Ghana National Commission on Small Arms and Light Weapons (GNACSA)


 Mobilisation of Local Manufacturers of Arms and Blacksmiths.

The manufacture of small arms, especially those referred to as ‘locally made pistols’, pose serious threat to security and fuels armed robbery, burglary, rape, conflicts and other violent crimes. It is however an undeniable fact that most blacksmiths who produce these arms also depend on this activity for their livelihood. The legislation on local manufacture as well as arrests by the police to discourage the illegal activity has not yielded much result. It has rather pushed the illegal activity further underground leaving in its wake a kind of sophistication which the Police have not been able to grapple with. 


The paradigm shift now, so far as the Commission is concerned, is that all blacksmiths, including the manufacturers of locally made arms or blacksmiths with the potential to produce same, should be identified, mobilised and sensitised on the dangers involved in their illegal activity.  There should be dialogue with them and assistance provided for their skills to be redeveloped or diverted to engage in economically viable alternative livelihood ventures. These could include the production of socially beneficial items such as ploughs and pruners for farmers, auto parts for motor cycles, bicycles and vehicles, handcuffs for the Police, screens and beds for hospital, etc.  


It is against this background that over the past years the National Commission on Small Arms has been engaging local manufacturers of arms and blacksmiths to organise them into identifiable groups on regional basis for registration, dialogue and sensitisation on the dangers involved in the production and proliferation of locally made arms, among other things. This exercise is also aimed at offering the Commission the opportunity to explore areas of assistance to them, as well as the possibility of having them on a national register as stipulated by the ECOWAS Convention on SALW.   The Commission currently has been able to mobilise some blacksmiths in the Ashanti, Brong Ahafo, Volta, Central, Western, Northern, Upper East and Upper West Regions.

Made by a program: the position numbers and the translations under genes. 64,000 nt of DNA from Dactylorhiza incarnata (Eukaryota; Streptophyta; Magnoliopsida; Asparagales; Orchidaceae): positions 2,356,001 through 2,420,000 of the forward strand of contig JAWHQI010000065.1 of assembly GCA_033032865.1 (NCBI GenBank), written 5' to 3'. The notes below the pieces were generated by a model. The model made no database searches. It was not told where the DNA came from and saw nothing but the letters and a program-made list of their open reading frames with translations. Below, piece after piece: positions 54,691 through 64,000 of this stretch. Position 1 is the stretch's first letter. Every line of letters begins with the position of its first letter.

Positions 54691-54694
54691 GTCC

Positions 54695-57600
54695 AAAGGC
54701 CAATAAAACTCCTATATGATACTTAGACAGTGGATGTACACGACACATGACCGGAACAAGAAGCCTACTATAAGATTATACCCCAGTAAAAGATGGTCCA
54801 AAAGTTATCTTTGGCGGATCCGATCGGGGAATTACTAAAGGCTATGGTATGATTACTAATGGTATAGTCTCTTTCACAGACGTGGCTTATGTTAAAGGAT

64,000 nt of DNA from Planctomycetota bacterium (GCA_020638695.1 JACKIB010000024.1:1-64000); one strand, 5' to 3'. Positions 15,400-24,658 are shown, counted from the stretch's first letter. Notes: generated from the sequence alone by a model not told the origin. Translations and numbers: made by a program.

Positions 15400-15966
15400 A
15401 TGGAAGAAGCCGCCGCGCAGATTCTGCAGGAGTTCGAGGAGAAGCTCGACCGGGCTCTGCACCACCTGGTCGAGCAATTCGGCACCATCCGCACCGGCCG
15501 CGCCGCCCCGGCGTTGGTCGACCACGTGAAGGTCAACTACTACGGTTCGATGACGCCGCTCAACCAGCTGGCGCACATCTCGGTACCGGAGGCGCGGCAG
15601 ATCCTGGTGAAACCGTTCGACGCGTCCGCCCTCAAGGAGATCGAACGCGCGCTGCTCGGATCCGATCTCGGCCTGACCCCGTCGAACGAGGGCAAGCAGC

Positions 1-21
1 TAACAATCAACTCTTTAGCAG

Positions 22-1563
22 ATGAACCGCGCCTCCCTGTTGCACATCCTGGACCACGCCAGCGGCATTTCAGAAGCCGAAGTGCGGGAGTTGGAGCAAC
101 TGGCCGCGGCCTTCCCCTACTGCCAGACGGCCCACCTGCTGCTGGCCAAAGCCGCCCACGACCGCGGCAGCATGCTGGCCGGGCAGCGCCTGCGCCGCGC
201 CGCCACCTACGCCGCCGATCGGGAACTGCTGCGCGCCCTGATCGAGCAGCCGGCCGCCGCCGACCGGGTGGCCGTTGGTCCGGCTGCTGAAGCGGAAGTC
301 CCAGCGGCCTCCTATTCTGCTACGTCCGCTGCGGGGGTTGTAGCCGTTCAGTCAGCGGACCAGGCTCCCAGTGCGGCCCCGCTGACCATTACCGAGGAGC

The NACSA has developed an alternative livelihood scheme for artisans in the Ashanti and Volta regions. This will be implemented on a pilot basis and replicated in due course in other regions or areas that are noted for the manufacture of locally produced guns. Also, the Commission with support from the Friedrich Ebert Stiftung (Foundation) organised a Stakeholders Conference in November 2011 to discuss the local manufacture problem and opportunities for sustainable alternative livelihood programmes for blacksmiths. The aim is to assist blacksmiths/manufacturers to redevelop/redirect their skills and expertise into alternative economically beneficial ventures that will have ready market in order to wean them off the production of small arms. 


Strategic Objectives:

·           To identify, register and ascertain the number of blacksmiths and local gun manufacturers in every region by the end of 2015;

·           To sensitise them on the dangers involved in the production and proliferation of locally made arms;

·           To dialogue with them on the need to redevelop and divert their skills to more socially beneficial products;

·           To explore opportunities for a ready market for their legal products

·           To source for funding for Alternative livelihood programmes;

·           To procure machinery and equipment for the establishment of model workshops in the regions to enhance Alternative livelihood programmes.